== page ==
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7 U.S. Paralympic Athletes Who Prove It's Not What You Can See, It's What You Can Be

Rio2016 is not over yet! Get ready for the intense excitement of 23 Paralympic sports. 528 events over the course of 11 days of competition will yield 225 medals for women, 265 for men and 38 mixed medals. Meet seven of those athletes on Team USA!

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1. Brad Snyder - Swimming

A lieutenant in the Navy, Brad lost his sight after an improvised explosive device detonated while he was on a mission in Afghanistan in August 2011. A year later, to the day, Snyder won a gold medal in the 400-meter freestyle at the 2012 Paralympic Games in London. In total, he competed in seven events and won two golds and one silver at the 2012 Games. He's back at it again in Rio!
2013 Getty Images / Via teamusa.org

A lieutenant in the Navy, Brad lost his sight after an improvised explosive device detonated while he was on a mission in Afghanistan in August 2011. A year later, to the day, Snyder won a gold medal in the 400-meter freestyle at the 2012 Paralympic Games in London. In total, he competed in seven events and won two golds and one silver at the 2012 Games. He's back at it again in Rio!

2. Lex Gillettes - Track and Field

"It's like I'm on an island," Gillette said of the process. "… If I can't hear him, it seems devastating, because if I can't hear, I can't see. So making sure that he's loud, making sure that he's the only person I need to focus on in that stadium — no one in the crowd, no one to the right of me, to the left of me — listening to him and running at him as fast as possible and making sure I have a good run and great technique and being able to get out there and jump really far."
sportingnews.com / Via sports.yahoo.com

"It's like I'm on an island," Gillette said of the process. "… If I can't hear him, it seems devastating, because if I can't hear, I can't see. So making sure that he's loud, making sure that he's the only person I need to focus on in that stadium — no one in the crowd, no one to the right of me, to the left of me — listening to him and running at him as fast as possible and making sure I have a good run and great technique and being able to get out there and jump really far."

3. Martha Ruether - Swimming

“Whenever I get on the block and I know it’s going to be a challenging race, I remember that I’m not only doing this for myself, but for all of those people who I inspire,” said Ruether.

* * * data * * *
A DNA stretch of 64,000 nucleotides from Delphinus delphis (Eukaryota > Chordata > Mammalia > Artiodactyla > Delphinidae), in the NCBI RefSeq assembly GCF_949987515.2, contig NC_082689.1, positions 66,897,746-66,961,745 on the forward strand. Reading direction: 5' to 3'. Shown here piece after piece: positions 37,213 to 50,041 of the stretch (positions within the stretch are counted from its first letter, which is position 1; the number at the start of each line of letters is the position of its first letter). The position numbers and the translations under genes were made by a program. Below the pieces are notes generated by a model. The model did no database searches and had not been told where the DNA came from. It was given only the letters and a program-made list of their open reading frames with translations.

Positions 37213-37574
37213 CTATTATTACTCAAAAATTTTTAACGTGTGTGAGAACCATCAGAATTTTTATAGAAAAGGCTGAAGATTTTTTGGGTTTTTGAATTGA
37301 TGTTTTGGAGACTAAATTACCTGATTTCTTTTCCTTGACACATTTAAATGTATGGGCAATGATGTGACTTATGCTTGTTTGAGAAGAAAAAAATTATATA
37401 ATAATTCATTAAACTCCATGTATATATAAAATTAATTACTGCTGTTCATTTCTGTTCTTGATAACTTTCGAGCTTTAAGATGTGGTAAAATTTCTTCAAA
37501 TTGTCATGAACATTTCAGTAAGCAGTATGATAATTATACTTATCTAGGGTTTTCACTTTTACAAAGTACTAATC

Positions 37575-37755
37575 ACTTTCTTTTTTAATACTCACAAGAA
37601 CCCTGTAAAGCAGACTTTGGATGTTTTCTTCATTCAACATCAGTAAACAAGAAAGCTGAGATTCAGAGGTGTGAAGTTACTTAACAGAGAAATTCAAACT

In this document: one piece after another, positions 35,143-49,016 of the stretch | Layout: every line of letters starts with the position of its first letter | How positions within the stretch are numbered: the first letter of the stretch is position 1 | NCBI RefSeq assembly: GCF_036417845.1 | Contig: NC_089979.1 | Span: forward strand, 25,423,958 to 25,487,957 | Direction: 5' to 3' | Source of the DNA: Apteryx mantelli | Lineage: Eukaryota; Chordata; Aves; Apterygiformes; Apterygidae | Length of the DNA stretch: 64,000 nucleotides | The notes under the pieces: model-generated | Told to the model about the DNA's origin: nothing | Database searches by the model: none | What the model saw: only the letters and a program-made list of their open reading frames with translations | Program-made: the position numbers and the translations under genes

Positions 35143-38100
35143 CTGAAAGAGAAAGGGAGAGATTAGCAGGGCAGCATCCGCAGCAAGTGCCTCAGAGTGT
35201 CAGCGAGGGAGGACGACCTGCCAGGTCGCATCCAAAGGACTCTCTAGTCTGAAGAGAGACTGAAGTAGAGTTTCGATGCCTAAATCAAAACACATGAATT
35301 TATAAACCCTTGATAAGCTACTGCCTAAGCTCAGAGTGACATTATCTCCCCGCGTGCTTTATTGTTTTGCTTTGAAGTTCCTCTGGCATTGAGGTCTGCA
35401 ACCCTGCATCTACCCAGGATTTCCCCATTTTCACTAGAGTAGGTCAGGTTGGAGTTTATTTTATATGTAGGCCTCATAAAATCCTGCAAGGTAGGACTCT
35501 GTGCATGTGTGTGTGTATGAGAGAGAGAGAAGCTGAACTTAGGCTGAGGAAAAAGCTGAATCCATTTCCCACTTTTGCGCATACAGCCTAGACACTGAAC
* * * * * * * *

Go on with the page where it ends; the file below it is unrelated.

Bill Wendall / Via oleantimesherald.com

“Whenever I get on the block and I know it’s going to be a challenging race, I remember that I’m not only doing this for myself, but for all of those people who I inspire,” said Ruether.

4. Joe Hamilton - Goalball

Goalball is designed to be played without sight, relying only on players’ sense of hearing. “I liken it to tennis. The rise and fall of the action is kind of mirrored in the crowd reaction,” said Joe. “I certainly love it when a goal comes close to scoring and the crowd reacts.”
Scripps Howard News Service Photo / Via hometownlife.com

Goalball is designed to be played without sight, relying only on players’ sense of hearing. “I liken it to tennis. The rise and fall of the action is kind of mirrored in the crowd reaction,” said Joe. “I certainly love it when a goal comes close to scoring and the crowd reacts.”

5. Myles Porter - Judo

Myles has spent several years as the top ranked Paralympic judo competitor at 220 pounds in the United States. He’s the first visually impaired athlete to be ranked nationally by the International Judo Federation. Rio will be his third Paralympic Games!
File photo / Via thenews-messenger.com

Myles has spent several years as the top ranked Paralympic judo competitor at 220 pounds in the United States. He’s the first visually impaired athlete to be ranked nationally by the International Judo Federation. Rio will be his third Paralympic Games!

6. Cailin Currie - Swimming

An accomplished swimmer in the 400-meter freestyle, 100-meter butterfly, 100-meter backstroke and 100-meter freestyle, Cailin has Aniridia, an eye disorder that creates a sensitivity to light and a constant blur, but she doesn’t allow the condition to affect her. She gets more satisfaction helping other athletes with disabilities than her own individual accomplishments through her involvement with many of her own mentors.
Wicked Local Staff Photo David Sokol / Via danvers.wickedlocal.com

An accomplished swimmer in the 400-meter freestyle, 100-meter butterfly, 100-meter backstroke and 100-meter freestyle, Cailin has Aniridia, an eye disorder that creates a sensitivity to light and a constant blur, but she doesn’t allow the condition to affect her. She gets more satisfaction helping other athletes with disabilities than her own individual accomplishments through her involvement with many of her own mentors.

7. Sydney Collier - Equestrian

"The best advice I could give to someone starting out in Para-dressage is to never give up," said Sydney. "Every day has its ups and downs but the key to success in any sport really is to stick with it and train as much as you can so that you're ready for anything thrown your way."
Luc Percival / Via paralympic.org

"The best advice I could give to someone starting out in Para-dressage is to never give up," said Sydney. "Every day has its ups and downs but the key to success in any sport really is to stick with it and train as much as you can so that you're ready for anything thrown your way."

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